Consumers increasingly expect up-to-the-minute information and this need is putting stress on existing data infrastructures. Businesses struggle to know how to extract useful business insights from the increasing amounts of data they collect.
Mobile devices and the Internet of Things (IoT) are fuelling the need for real-time analytics where businesses can react to data soon after it enters a system. Here is how to develop a strategy if you want to analyze data in real-time.
What is real-time analytics?
Real-time analytics enable users to draw conclusions or get insights straight after (or very quickly after) data enters a system. This means businesses can react to it quickly, seizing opportunities or preventing problems as they arise.
Businesses can offer value-added services and products exactly when customers want them. They can also predict a problem, such as when a device is likely to fail or when credit card fraud occurs so they can take action before it happens. Dynamic pricing and trade risk analysis are other instances in which real-time reporting is critical.
Unlike real-time analytics, batch-style analytics can take hours or even days to provide results. Batch processing is useful for tasks such as generating monthly sales reports.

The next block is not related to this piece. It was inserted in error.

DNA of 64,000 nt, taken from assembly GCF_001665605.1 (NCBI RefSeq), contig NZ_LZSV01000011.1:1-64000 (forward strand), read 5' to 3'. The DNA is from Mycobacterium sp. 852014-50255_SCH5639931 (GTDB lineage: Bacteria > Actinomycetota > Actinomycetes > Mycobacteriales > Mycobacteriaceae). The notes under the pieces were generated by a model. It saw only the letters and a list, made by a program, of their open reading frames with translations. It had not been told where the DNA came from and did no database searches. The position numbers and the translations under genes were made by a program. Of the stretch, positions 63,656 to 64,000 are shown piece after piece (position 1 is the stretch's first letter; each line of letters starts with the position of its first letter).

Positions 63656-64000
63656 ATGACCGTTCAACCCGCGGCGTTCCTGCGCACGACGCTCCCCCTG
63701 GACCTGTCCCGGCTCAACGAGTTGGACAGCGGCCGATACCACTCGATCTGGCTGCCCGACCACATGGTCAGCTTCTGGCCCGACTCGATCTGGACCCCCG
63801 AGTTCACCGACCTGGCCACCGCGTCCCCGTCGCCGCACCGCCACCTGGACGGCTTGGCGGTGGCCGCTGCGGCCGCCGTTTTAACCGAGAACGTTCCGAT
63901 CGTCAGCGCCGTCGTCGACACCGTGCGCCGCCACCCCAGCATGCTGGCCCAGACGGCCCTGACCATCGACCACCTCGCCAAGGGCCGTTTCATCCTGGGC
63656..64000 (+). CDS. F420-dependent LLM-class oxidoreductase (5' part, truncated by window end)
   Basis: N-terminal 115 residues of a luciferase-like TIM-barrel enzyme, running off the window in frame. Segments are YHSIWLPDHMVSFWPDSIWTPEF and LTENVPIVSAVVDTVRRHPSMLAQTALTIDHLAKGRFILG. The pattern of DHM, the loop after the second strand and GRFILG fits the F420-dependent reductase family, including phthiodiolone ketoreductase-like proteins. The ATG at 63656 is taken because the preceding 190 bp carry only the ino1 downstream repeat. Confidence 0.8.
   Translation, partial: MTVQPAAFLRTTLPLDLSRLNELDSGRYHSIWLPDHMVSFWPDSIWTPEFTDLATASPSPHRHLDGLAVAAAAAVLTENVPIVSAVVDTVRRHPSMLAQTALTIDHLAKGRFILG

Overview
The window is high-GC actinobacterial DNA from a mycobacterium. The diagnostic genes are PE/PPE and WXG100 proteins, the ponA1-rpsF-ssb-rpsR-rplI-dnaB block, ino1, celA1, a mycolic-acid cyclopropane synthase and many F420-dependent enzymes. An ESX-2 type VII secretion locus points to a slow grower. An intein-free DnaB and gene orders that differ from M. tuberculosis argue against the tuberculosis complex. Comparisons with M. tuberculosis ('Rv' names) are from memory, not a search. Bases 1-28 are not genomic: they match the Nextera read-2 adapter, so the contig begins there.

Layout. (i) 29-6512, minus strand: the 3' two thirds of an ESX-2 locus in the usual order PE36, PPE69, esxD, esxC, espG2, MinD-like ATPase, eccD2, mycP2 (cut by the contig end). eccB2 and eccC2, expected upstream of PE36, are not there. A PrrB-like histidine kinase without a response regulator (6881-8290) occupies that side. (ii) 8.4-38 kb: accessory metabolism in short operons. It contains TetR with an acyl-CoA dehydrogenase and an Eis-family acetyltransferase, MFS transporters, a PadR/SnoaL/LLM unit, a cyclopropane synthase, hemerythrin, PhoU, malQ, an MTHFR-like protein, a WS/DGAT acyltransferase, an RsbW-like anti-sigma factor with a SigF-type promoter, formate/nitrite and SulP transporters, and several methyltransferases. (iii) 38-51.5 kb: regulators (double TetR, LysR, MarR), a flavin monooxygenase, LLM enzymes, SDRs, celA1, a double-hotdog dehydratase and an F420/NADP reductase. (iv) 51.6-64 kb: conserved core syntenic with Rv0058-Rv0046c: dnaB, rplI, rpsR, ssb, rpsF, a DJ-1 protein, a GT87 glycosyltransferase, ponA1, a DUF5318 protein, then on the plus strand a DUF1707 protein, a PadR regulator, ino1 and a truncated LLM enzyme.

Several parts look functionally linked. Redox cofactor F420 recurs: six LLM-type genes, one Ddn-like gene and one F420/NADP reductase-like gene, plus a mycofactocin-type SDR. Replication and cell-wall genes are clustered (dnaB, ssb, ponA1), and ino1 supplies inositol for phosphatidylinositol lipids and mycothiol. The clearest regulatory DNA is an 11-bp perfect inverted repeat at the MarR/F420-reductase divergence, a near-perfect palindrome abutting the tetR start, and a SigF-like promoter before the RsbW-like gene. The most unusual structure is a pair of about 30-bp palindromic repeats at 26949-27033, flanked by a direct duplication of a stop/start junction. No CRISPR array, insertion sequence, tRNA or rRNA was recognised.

Traditional solutions are inadequate
With the Internet of Things (IoT) and edge computing, businesses increasingly need to process data while it is still in motion. Traditional data solutions that focus on data warehouses are not suited for real-time processing.
By using an Operational Data Store (ODS), you can integrate the data coming from multiple sources. Previously isolated systems feed into a consolidated repository and you can report across multiple systems of records with a comprehensive view of the data. A traditional ODS supports operational reporting but is unsuitable to meet the requirements of new digital applications that require real-time data.
A new generation operational data store is designed to meet the need for real-time data. If you have a traditional ODS, you can augment it to make it suitable or you can deploy a solution that includes all the components your business needs.
Understand what your business needs
Solutions that work for other businesses may not work for you and this is why you need to answer some questions such as the following ones before making any decisions.
- What types of data sources matter?
- What existing tools do you have in place to collect and analyze data?
- What real-time analytical insights do you need to support your business goals?
- How will you use the real-time analytical insights from the data?
Map out all of your data sources
You will need to map out all the sources of data you would like to centralize and gain insights from as part of your real-time analytics strategy.
Many businesses use a number of different SaaS products that generate data critical data for different departments. You won’t know what type of infrastructure you need to build if you don’t know what data you need to process and analyze.